Foreclosure in Rocklin>Question Details

Barbara, Home Buyer in Lincoln, CA

We rented a house that went into foreclosure. What are my "rights" now, as far as getting out? What is this "Cash for Keys",?

Asked by Barbara, Lincoln, CA Sun Jan 10, 2010

and what is reasonable to expect?

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Hi Barbara,

This may be a simple or complex issue, as such; it never hurts to get a real legal opinion after a complete picture of your circumstance comes into focus. This said, as far as your rights, check out it has plenty of information regarding your situation (including checking the status of the rental you live in) and can also link you up with help.

The "traditional" definition and use of the negotiation tactic of "Cash-for-Keys" is a variation of the "deed in lieu of foreclosure" where the owner signs off ownership of the house to the bank. The difference in "C4K" is that the lender will actually pay the homeowner to vacate the home in a timely fashion to mitigate loss from any damage to the property due to a protracted eviction process. "C4K" has also been used in the rental market to incentivize occupants to vacate before their legally set timeline.

Best, Steve
0 votes Thank Flag Link Mon Jan 11, 2010
Barbara it makes a difference if it is in foreclosure or has been foreclosed. If it is in foreclsoure you will want to seek teh advice of an attorney or legal aide with assistance how to proceed, what to pay, what not to pay and how to get your security deposit back. if it has been foreclosed on you can look at it 2 ways., You can fight and ultimately have to move out or you can work with them. If you work with them you will be offered cash for keys, basically you state i can move within 30 or 60 days, you will leabve the property clean and free of damage and they will pay you a certain amount. you can negotiate this amount, they will start low. most single families you shoudl be getting 1500-2000 dollars. Sometimes you can get more, so it is worth the try to ask. By accepting cfk you control you destiny and move on your terms, either way you have been dealt the short end of the stick, especially when you are paying your rent and the landlord isnt using it to pay the mortgage. i hope things work out for you.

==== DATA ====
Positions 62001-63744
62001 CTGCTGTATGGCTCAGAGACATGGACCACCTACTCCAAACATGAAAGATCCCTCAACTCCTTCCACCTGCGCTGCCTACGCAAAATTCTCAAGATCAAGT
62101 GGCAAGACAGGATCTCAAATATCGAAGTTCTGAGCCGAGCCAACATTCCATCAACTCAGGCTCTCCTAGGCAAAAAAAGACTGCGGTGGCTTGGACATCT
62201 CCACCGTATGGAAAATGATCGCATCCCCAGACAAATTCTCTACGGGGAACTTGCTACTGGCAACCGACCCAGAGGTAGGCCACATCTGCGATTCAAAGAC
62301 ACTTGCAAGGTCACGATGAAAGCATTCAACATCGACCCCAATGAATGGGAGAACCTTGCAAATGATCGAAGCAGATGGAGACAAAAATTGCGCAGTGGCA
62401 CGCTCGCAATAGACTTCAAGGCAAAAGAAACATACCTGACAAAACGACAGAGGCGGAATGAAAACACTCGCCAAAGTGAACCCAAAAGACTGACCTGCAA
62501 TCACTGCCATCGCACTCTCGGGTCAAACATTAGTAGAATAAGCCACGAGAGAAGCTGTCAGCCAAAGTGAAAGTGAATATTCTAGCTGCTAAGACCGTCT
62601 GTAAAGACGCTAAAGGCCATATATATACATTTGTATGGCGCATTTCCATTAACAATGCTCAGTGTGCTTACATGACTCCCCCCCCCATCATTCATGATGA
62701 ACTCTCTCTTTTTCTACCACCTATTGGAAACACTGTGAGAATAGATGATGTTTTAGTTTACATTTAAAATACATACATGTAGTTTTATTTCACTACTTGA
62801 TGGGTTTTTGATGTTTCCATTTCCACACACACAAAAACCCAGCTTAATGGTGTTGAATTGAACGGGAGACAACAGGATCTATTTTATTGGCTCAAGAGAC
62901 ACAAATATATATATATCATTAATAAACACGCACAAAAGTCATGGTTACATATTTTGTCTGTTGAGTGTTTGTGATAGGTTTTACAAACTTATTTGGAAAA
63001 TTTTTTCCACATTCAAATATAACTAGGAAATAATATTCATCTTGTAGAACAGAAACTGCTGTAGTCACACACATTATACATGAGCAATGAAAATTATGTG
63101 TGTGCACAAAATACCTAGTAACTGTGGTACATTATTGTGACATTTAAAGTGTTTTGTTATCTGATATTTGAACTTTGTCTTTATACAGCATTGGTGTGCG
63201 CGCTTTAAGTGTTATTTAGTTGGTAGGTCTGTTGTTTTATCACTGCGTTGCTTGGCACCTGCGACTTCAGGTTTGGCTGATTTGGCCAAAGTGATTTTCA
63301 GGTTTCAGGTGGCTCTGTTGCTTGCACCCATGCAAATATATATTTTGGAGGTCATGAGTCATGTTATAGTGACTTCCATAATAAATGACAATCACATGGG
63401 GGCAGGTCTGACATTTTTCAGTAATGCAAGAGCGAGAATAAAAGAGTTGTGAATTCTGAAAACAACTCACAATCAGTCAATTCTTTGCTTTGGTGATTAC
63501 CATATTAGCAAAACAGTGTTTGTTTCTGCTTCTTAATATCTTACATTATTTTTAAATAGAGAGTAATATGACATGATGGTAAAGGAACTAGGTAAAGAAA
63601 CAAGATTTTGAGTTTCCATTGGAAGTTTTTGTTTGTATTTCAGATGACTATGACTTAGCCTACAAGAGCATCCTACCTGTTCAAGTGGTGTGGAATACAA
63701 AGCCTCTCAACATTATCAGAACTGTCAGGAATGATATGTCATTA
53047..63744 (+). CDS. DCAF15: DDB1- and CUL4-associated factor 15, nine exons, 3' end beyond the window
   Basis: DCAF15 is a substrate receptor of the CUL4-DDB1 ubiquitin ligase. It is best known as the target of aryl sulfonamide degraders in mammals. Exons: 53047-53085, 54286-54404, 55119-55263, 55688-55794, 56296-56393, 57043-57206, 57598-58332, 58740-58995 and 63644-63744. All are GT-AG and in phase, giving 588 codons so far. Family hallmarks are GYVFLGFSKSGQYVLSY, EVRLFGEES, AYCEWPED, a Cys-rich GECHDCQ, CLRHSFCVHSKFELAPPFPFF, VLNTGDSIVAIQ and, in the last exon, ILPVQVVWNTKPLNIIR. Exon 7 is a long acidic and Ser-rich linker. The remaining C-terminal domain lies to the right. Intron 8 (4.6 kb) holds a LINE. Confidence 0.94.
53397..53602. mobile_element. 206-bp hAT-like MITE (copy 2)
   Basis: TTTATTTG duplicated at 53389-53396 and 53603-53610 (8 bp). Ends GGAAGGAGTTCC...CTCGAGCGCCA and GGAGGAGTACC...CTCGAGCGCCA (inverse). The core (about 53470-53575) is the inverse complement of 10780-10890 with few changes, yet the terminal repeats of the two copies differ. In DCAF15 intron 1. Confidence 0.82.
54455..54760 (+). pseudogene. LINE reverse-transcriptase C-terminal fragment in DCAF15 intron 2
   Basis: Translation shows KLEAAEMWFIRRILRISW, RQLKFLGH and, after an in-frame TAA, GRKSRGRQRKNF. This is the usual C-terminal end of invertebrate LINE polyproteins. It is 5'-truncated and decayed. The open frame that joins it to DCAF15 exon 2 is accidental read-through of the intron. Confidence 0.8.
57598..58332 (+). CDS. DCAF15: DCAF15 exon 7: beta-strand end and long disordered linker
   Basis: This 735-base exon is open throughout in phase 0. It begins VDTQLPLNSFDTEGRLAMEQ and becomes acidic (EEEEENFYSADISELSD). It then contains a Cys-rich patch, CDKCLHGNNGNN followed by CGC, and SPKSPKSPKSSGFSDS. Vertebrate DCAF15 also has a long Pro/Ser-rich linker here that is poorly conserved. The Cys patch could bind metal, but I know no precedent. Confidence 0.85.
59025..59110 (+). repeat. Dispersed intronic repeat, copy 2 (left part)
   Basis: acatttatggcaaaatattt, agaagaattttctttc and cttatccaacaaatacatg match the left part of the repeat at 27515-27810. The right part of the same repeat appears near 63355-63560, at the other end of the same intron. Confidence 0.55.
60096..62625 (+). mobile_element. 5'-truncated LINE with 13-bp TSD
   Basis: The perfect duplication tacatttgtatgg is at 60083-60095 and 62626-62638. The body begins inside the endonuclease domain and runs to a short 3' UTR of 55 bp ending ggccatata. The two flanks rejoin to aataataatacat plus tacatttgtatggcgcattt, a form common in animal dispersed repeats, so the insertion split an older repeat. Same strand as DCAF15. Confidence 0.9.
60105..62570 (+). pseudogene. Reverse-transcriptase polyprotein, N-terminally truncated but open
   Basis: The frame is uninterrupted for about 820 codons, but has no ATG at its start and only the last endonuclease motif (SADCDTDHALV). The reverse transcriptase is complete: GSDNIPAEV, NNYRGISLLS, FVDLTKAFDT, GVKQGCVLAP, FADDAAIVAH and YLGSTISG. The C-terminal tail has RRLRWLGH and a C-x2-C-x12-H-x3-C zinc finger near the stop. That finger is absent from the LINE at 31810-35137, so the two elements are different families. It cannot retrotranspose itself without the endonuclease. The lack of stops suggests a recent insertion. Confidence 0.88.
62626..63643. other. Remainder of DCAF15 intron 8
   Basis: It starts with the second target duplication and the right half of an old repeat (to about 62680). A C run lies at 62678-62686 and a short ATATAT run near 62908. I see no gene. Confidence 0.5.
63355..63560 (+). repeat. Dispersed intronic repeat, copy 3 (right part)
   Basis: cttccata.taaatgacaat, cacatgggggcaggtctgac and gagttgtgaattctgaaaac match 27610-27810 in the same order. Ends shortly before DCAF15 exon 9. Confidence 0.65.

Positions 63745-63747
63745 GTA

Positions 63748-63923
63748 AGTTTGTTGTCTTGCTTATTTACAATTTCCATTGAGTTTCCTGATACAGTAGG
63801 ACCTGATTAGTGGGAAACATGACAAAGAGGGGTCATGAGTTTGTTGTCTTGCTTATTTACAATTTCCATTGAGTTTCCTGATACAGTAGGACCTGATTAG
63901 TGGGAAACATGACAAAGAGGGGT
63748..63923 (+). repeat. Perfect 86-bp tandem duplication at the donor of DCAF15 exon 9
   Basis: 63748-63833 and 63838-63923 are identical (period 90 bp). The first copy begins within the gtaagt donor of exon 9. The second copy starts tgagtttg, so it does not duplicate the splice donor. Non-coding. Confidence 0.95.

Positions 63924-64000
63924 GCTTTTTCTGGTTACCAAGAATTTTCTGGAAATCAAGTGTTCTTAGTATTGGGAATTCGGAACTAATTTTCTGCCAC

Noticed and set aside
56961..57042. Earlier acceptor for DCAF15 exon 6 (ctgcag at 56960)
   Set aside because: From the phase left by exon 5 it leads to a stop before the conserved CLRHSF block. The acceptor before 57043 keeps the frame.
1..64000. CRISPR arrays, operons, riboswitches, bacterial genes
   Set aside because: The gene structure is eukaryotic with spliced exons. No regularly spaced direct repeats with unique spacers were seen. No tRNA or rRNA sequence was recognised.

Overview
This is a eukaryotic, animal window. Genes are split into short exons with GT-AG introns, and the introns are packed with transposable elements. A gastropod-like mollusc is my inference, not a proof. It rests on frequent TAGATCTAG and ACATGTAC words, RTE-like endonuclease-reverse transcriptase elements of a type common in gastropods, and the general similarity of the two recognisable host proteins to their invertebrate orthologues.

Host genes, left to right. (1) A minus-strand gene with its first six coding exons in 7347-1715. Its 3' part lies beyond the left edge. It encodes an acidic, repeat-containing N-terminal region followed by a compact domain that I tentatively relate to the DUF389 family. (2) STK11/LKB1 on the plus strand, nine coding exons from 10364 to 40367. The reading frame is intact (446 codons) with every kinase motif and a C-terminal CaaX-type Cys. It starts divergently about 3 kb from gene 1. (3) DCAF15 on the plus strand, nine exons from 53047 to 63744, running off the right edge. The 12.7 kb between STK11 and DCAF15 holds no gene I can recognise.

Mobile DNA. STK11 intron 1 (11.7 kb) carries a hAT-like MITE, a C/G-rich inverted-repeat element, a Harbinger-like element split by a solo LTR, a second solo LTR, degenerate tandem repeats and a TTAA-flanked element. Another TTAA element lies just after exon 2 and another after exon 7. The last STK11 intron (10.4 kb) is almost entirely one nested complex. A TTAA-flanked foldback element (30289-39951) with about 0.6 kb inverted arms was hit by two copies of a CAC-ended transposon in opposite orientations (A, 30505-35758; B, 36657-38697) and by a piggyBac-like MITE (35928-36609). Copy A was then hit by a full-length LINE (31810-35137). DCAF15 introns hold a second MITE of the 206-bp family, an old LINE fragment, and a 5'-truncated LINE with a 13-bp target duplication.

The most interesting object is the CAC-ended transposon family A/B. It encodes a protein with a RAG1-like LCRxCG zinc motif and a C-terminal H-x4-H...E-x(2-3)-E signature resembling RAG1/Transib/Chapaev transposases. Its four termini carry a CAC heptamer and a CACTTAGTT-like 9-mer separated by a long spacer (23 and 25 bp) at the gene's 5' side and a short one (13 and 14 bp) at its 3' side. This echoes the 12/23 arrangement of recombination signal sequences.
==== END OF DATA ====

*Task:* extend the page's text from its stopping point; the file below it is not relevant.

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1 vote Thank Flag Link Mon Jan 11, 2010
Hi Barbara,

If you are a tenant in California and the property is foreclosed then you have 90 days after the foreclosure sale to leave. Often the Bank's Realtor will show up on your door and demand that you leave right away, because they want to sell the property and make their commission. However, you have up to 90 days before they can evict you. If you know that you have to move and are trying to get Cash for Keys then you will want to pay attention to foreclosure dates. The day that the property is auctioned off at the court house steps that is when your clock starts ticking for the 90 days. The Realtor will probably show up at your door at some point and you can say something like. "I will vacate the property if you can pay for the moving truck and provide me with the cash I need to move"
If you live in a home that is worth about $150k you can expect to get about $2k, but not something like $6k. Your true answer is how well do you negotiate? This is how much you can expect to get. Good luck!
1 vote Thank Flag Link Mon Jan 11, 2010